1. Always Speak Up For Yourself

        We often find ourselves in a conflicting situation: as a sensitive person, how can we speak up if we know it may hurt others? Well for a start, simply saying no to a request doesn’t make you the bad one. Agreeing against your better judgement only to let them down later is only going to make things worse for both of you!

        If it’s good for you, it’s good for others, and vice versa. Never be afraid to speak up for yourself and say no when needed. Others should control their emotions no matter your response, so it’s not your fault if they are upset.

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        2. Remember To Follow Your Own Path

        Another common mistake is getting carried away with trying to help everyone we can. While it’s great to help others, you must draw a line where it begins to cut into your own hopes and dreams. Otherwise, you will be left unfulfilled, empty, and unable to continue helping others.

        Instead, you need to be bold and follow your heart. Don’t let others stand in your way and remember that you can’t save the whole world. Don’t neglect self-improvement and the importance of following your own path.

        3. Understand You Can’t Please Everyone

        Being a people-pleaser may seem innocent enough, yet it can actually be highly detrimental to yourself. If you’re always going against yourself to please others, your own needs will get put on hold. Eventually, you will be left feeling drained, exhausted, and unable to please anyone.

        You would benefit from raising your self-esteem, and remember: your needs must be fulfilled before you can tend to others properly.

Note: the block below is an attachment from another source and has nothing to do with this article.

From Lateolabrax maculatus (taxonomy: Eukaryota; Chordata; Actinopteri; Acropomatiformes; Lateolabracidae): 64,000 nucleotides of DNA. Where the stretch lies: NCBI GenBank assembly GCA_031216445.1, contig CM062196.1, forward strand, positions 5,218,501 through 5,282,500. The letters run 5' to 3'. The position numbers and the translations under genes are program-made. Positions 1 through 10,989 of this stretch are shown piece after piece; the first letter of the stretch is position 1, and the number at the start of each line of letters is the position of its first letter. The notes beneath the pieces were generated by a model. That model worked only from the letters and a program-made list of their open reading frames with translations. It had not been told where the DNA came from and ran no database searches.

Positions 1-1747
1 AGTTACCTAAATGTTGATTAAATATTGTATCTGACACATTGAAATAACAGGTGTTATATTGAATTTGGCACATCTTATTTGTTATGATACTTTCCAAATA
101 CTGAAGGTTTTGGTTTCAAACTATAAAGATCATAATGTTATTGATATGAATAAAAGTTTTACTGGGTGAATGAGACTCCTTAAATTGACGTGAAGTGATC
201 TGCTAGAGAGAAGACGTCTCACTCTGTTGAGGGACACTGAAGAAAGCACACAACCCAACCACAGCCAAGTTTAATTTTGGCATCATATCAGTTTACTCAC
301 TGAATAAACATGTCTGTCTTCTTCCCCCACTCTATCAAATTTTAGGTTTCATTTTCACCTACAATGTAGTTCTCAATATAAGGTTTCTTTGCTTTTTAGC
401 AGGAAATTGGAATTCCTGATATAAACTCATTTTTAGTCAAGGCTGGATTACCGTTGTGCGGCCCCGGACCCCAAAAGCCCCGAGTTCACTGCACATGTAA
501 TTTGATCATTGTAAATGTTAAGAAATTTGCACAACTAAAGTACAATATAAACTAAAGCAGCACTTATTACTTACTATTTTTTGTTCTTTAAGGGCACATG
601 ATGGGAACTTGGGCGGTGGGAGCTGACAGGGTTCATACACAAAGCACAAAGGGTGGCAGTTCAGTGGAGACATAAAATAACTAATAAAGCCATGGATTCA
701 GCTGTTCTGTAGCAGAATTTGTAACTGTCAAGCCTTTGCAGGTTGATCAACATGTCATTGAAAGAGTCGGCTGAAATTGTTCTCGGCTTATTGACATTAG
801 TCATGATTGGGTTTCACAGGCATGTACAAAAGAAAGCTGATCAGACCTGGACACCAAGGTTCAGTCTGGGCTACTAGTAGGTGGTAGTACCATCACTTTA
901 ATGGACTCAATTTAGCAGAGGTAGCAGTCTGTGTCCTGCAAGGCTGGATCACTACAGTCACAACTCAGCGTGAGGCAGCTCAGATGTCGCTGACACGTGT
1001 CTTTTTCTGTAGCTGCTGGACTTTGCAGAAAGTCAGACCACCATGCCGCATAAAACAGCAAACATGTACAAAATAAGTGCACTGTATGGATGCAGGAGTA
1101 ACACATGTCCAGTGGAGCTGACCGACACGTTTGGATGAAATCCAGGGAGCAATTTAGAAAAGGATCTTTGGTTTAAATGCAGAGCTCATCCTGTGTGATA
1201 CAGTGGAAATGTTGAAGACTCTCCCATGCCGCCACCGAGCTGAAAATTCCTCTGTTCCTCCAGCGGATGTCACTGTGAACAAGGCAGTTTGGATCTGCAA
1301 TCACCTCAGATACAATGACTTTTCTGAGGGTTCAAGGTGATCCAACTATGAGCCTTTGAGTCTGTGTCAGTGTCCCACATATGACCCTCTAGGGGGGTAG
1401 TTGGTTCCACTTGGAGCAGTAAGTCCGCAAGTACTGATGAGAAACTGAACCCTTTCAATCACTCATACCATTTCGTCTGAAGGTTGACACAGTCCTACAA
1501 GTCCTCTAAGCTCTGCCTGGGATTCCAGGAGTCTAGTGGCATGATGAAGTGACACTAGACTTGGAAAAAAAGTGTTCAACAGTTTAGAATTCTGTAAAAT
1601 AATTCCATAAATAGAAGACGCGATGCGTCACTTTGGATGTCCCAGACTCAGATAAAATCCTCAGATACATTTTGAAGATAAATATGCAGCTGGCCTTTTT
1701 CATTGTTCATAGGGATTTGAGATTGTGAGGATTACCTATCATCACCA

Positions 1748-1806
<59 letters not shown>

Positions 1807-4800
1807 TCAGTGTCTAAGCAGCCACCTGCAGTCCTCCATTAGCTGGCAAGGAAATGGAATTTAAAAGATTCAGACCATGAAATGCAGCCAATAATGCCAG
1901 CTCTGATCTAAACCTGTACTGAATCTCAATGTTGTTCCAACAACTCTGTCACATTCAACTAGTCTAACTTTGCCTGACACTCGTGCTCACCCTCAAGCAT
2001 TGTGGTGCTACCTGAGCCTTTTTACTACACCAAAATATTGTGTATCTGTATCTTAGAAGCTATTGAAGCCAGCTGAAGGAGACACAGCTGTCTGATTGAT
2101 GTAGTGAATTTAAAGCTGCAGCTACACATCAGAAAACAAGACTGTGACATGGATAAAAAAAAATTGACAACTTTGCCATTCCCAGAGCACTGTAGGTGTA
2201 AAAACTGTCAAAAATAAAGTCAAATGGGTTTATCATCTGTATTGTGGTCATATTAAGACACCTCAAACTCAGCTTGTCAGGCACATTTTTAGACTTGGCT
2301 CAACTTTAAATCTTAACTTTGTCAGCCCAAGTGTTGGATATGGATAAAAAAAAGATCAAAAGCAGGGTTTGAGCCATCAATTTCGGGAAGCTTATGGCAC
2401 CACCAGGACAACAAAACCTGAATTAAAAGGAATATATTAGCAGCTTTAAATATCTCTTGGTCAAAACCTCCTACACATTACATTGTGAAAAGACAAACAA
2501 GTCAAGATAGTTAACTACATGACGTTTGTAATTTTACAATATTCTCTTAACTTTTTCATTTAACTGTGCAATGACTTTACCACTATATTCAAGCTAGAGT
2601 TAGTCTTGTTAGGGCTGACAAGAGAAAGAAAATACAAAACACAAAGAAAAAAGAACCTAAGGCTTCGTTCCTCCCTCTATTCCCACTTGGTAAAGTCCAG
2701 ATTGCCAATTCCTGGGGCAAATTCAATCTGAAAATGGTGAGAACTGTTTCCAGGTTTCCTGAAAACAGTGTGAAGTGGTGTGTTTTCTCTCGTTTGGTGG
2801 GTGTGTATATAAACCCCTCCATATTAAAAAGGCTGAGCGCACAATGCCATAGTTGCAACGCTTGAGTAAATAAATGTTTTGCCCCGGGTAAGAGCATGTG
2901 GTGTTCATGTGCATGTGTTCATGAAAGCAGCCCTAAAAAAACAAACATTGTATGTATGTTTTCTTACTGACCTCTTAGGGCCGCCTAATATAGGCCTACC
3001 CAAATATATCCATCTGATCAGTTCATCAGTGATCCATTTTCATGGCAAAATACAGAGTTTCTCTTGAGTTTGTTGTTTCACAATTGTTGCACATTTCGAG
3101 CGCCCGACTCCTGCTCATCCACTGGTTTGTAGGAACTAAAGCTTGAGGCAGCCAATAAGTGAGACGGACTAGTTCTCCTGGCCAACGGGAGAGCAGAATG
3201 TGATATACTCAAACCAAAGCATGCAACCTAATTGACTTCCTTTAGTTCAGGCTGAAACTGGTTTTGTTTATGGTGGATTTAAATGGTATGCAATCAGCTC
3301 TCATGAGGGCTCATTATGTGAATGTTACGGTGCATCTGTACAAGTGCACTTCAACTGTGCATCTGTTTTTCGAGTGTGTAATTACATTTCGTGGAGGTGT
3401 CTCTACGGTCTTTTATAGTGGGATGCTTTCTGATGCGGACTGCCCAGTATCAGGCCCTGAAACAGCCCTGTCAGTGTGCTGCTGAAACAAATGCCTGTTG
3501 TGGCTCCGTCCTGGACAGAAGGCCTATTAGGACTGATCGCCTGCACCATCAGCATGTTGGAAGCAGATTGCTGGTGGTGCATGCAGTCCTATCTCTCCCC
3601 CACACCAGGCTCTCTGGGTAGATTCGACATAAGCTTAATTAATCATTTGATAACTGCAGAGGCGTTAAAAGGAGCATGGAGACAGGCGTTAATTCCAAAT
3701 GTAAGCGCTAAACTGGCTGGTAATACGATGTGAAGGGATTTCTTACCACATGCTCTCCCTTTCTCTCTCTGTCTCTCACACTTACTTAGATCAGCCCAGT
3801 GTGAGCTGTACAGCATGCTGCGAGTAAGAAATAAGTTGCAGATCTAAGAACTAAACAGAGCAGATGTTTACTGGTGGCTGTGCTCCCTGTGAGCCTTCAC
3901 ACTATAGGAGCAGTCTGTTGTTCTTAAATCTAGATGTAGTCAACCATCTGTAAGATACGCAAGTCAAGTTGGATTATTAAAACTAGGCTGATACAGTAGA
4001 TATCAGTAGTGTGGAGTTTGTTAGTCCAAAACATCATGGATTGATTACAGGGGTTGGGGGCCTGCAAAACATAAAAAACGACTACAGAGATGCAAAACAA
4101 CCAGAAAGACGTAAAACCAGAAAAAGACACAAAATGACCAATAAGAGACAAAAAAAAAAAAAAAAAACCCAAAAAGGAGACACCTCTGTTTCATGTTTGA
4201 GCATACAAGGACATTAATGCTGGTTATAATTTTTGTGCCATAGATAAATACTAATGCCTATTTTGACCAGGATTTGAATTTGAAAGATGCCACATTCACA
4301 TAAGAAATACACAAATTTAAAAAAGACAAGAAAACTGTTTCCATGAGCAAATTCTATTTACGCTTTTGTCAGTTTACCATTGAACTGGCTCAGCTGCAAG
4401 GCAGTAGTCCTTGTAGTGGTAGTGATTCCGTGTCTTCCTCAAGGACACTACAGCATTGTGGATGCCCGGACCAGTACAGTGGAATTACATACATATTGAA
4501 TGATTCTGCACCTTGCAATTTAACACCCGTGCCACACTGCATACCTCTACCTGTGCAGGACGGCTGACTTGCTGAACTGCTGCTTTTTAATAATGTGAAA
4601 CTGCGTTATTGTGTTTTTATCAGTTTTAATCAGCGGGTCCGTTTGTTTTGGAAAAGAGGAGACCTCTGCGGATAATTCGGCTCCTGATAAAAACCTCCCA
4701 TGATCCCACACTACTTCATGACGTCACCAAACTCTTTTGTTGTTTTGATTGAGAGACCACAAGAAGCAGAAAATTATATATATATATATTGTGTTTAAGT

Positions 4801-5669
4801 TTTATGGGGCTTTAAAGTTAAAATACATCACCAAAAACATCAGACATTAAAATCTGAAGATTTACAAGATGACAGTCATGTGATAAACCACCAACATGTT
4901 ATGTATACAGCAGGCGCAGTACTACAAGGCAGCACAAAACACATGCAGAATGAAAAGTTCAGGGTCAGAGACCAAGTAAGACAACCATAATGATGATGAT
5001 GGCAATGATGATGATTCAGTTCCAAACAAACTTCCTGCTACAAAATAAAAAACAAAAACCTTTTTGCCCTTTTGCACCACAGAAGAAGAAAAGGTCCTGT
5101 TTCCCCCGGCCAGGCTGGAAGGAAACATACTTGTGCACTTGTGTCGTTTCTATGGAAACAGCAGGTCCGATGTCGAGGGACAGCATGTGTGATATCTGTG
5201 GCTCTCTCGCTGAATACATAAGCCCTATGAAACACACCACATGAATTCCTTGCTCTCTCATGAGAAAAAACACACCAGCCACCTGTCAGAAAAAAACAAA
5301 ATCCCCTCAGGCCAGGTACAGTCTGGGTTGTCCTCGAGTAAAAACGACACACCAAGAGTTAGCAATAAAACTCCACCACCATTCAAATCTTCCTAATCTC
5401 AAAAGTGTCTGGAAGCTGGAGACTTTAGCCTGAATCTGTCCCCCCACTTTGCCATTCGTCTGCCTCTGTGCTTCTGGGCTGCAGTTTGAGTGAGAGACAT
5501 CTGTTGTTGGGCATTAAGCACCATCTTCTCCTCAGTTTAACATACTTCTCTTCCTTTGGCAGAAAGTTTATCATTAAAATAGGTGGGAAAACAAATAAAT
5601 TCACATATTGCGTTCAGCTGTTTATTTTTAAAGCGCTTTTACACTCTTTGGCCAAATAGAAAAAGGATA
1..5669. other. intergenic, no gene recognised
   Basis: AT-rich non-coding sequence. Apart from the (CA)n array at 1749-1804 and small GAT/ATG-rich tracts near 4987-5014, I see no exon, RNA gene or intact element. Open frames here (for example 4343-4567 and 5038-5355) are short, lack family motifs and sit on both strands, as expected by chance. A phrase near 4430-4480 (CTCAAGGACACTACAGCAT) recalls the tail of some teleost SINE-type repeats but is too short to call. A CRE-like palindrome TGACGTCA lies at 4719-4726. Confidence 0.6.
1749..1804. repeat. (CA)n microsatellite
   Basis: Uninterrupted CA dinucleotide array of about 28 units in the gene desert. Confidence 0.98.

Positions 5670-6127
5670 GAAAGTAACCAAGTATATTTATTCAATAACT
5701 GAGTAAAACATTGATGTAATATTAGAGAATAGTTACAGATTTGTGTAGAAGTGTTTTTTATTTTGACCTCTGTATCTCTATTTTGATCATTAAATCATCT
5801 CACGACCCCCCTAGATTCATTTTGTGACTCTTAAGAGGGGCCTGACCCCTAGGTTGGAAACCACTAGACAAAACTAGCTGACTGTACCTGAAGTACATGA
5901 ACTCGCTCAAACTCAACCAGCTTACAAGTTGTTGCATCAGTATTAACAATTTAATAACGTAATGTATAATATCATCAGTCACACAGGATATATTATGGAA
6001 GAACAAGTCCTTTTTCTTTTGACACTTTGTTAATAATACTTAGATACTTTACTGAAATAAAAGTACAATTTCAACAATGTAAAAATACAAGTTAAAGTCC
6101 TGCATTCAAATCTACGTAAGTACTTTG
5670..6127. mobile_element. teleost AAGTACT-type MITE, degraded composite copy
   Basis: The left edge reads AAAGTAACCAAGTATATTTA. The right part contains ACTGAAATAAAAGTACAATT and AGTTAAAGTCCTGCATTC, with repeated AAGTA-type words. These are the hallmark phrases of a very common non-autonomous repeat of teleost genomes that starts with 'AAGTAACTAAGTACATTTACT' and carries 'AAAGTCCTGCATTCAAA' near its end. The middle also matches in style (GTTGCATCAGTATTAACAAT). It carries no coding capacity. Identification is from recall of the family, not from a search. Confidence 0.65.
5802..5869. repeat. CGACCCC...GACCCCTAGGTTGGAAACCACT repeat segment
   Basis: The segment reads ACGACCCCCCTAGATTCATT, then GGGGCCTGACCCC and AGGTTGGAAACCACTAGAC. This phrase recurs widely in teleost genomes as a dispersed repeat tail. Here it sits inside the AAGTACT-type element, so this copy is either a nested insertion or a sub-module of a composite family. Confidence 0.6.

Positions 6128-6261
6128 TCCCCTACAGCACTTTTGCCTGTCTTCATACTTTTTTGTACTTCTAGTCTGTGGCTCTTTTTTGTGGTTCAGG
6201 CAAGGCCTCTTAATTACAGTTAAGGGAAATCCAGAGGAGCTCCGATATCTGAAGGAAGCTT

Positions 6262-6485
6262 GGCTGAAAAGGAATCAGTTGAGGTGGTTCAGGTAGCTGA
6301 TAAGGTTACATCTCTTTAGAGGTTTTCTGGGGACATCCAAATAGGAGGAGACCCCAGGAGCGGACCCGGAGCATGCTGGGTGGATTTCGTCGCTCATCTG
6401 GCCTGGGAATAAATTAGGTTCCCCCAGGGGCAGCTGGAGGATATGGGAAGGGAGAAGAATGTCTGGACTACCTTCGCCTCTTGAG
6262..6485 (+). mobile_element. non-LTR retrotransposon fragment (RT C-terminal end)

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        Last Updated on December 2, 2018

        7 Public Speaking Techniques To Help Connect With Your Audience

        7 Public Speaking Techniques To Help Connect With Your Audience

        When giving a presentation or speech, you have to engage your audience effectively in order to truly get your point across. Unlike a written editorial or newsletter, your speech is fleeting; once you’ve said everything you set out to say, you don’t get a second chance to have your voice heard in that specific arena.

        You need to make sure your audience hangs on to every word you say, from your introduction to your wrap-up. You can do so by:

        1. Connecting them with each other

        Picture your typical rock concert. What’s the first thing the singer says to the crowd after jumping out on stage? “Hello (insert city name here)!” Just acknowledging that he’s coherent enough to know where he is is enough for the audience to go wild and get into the show.

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        It makes each individual feel as if they’re a part of something bigger. The same goes for any public speaking event. When an audience hears, “You’re all here because you care deeply about wildlife preservation,” it gives them a sense that they’re not just there to listen, but they’re there to connect with the like-minded people all around them.

        2. Connect with their emotions

        Speakers always try to get their audience emotionally involved in whatever topic they’re discussing. There are a variety of ways in which to do this, such as using statistics, stories, pictures or videos that really show the importance of the topic at hand.